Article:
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This week's Parasha-Page is dedicated to the memory of Mr. Pinchas (Philip) Berger, whose Yahrzeit is 17 Adar, by his son, Mr. Avi Berger.

Parashat Ki-Tisa 5756


Speak to the B'nai Yisrael, and tell them to keep the laws of My Shabbat because it is a sign between Me and you throughout the generations. I want the Jewish people to know that I am making them holy through the Shabbat.
(Shemot 31:13)
Rav said, "One who plans to give a present to his friend must notify him in advance that he plans to give him a present" [in order to prepare the friend for it, so that the he won't be surprised and embarrassed when he suddenly receives a large gift -Rashi]. ...This is learned from the way Hashem gave us the Shabbat. Hashem said to Moshe, "I have a very special gift in My house of hidden treasures, and its name is 'Shabbat.' I intend to give it to the Jewish people -- go and inform them of My intentions."
(Shabbat 10b)
In this week's Parasha, Hashem instructs Moshe to inform the Jewish people that He is giving them a wonderful gift -- the Shabbat. The Gemara teaches that Hashem took the Shabbat from His "house of hidden treasures" in order to give it to us. Just where is Hashem's house of hidden treasures, and what does he keep there? Let us attempt to lift some of the veils that cover this cryptic Aggadic statement. Perhaps, by paying close attention to our Sages' choice of words, we may be able to reveal some of its secrets.


Rebbi Elazar said: Using the light that Hashem created on the first day of Creation, one could see from one end of the world to the other. When Hashem saw, however, the way people would sin in the generation of the Great Flood and the generation of the Tower of Babel, He hid that light from them. For whom did He hide it away? For the righteous in the World to Come.
(Chagigah 12a)
The light of Creation, a Divine Light, was hidden away for the righteous. It will be revealed to them in the World to Come. It would seem that the Divine Light was taken away as soon as it appeared in this world, on the first day of Creation (Bereishit 1:3). We find in Midrashic sources, however, that the mysterious Divine Light continued to play a prominent role at the end of creation. It was only hidden away after the first Shabbat:

When the sun set following the sixth day of Creation, Hashem wanted to hide away the Divine Light [i.e. the Divine Light should have been limited to the Garden of Eden, and when Adam and Chava were chased out of the Garden of Eden at sunset of the sixth day (Sanhedrin 38b) they should have lost the privilege of seeing the Divine Light -Maharzu]. However, in honor of the Shabbat Hashem let the light remain. [That is to say, He let the light remain in the entire world, even outside the Garden of Eden, and He didn't limit it to the Garden of Eden until after Shabbat -Maharzu]. This is what the verse means, "Hashem blessed the seventh day and sanctified it" (Bereishit 2:3). How did He bless it? With the Divine Light...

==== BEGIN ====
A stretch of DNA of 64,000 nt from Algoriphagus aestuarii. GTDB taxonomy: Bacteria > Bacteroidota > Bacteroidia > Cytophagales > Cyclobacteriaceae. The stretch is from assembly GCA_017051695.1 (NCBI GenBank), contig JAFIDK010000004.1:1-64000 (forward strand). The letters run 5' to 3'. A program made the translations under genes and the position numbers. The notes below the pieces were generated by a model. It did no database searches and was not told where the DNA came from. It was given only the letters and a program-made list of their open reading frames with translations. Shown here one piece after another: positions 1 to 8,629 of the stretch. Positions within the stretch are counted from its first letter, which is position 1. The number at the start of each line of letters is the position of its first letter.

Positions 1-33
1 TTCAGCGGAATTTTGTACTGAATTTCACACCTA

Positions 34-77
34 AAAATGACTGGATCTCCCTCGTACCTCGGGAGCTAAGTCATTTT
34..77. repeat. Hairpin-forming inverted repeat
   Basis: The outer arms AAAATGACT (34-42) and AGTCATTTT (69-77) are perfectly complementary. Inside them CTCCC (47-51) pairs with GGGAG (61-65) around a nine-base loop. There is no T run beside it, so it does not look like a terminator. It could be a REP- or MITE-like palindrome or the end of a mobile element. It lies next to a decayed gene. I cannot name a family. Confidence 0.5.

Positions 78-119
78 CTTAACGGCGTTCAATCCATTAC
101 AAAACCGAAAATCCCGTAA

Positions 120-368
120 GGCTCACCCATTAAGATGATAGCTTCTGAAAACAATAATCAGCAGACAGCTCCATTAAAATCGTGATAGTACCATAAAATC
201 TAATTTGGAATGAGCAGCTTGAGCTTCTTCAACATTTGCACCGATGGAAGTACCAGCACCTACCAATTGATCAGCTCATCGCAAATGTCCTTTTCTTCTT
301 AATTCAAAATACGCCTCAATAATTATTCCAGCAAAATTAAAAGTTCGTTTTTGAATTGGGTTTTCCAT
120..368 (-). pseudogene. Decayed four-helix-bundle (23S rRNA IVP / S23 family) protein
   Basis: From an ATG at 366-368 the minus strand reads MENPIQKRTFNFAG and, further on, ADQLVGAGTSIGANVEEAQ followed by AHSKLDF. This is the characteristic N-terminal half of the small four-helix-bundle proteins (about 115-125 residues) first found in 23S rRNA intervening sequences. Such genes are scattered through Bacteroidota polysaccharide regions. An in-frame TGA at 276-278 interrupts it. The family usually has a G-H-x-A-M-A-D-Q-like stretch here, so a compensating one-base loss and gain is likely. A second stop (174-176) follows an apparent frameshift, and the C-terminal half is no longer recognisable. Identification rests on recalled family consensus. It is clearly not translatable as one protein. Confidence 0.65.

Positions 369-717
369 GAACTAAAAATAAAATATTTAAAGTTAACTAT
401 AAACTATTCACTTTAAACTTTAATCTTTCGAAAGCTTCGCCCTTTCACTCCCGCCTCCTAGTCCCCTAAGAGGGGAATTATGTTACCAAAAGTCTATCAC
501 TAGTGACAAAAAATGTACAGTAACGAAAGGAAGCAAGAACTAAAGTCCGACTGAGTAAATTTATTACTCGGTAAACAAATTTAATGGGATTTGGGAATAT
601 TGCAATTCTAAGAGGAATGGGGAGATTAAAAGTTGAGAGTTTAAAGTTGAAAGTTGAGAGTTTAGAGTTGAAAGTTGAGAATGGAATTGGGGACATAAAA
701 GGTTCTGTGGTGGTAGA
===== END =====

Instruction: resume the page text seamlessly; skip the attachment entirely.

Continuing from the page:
Rav Levi said, quoting Rav Ze'ira: For thirty-six hours Man enjoyed the Divine Light -- twelve hours before Shabbat, twelve hours on the eve of the first Shabbat, and twelve hours on the day of Shabbat. When the sun set following the first Shabbat, darkness came.
(Bereishit Rabba 11:2).
Even though Man was not fit to take advantage of the Divine Light outside the Garden of Eden after his sin, nevertheless, Hashem let Man enjoy the Divine Light even outside the Garden of Eden for the duration of the Shabbat. The first Shabbat was unique in this sense. Nevertheless, the interpretation that the Midrash offers for the verse in Bereishit implies that this same light somehow graces our every Shabbat experience, albeit to a lesser extent. Apparently, there is a quality that the Divine Light imparts to Shabbat. Whatever coveted benefit the Divine Light grants the righteous in the World to Come, is granted to us in some respect by Shabbat. In this manner, the Divine Light shines once again on Shabbat. It does not shine as brightly as it did for Adam on that first Shabbat, but it's light nonetheless illuminates our Shabbat.

In fact, the Gemara teaches that Shabbat is no less than a sampling ("Me'en") of what is destined for us in the World to Come (Gemara Berachot 57b). Shabbat is referred to "as one in sixty of the World to Come" -- that is to say, a taste of what is to be in the World to Come (ibid.). Perhaps the Gemara is teaching us the same lesson as the above Midrash. Just as the light that Hashem hid away from this world will shine in the World to Come, so too that Divine Light -- or at least a certain taste of it -- shines in our Shabbat.

Perhaps this is what our Sages meant when they said that the Shabbat was one of the "hidden (Heb. 'Ganuz') treasures" of Hashem. Where does Hashem "hide away" His treasures? In the Garden of Eden, where the righteous will be able to enjoy it in the World to Come. And what are these treasures? Treasures such as the hidden Divine Light (Heb. "Ohr HaGanuz"), that mankind was not fit to behold. The Shabbat experience was taken from this Divine treasure house. Shabbat holds within it the key to experiencing the Divine Light in this world.


Let us probe deeper. Perhaps we can gain some understanding of how this Divine Light is hidden in the Shabbat.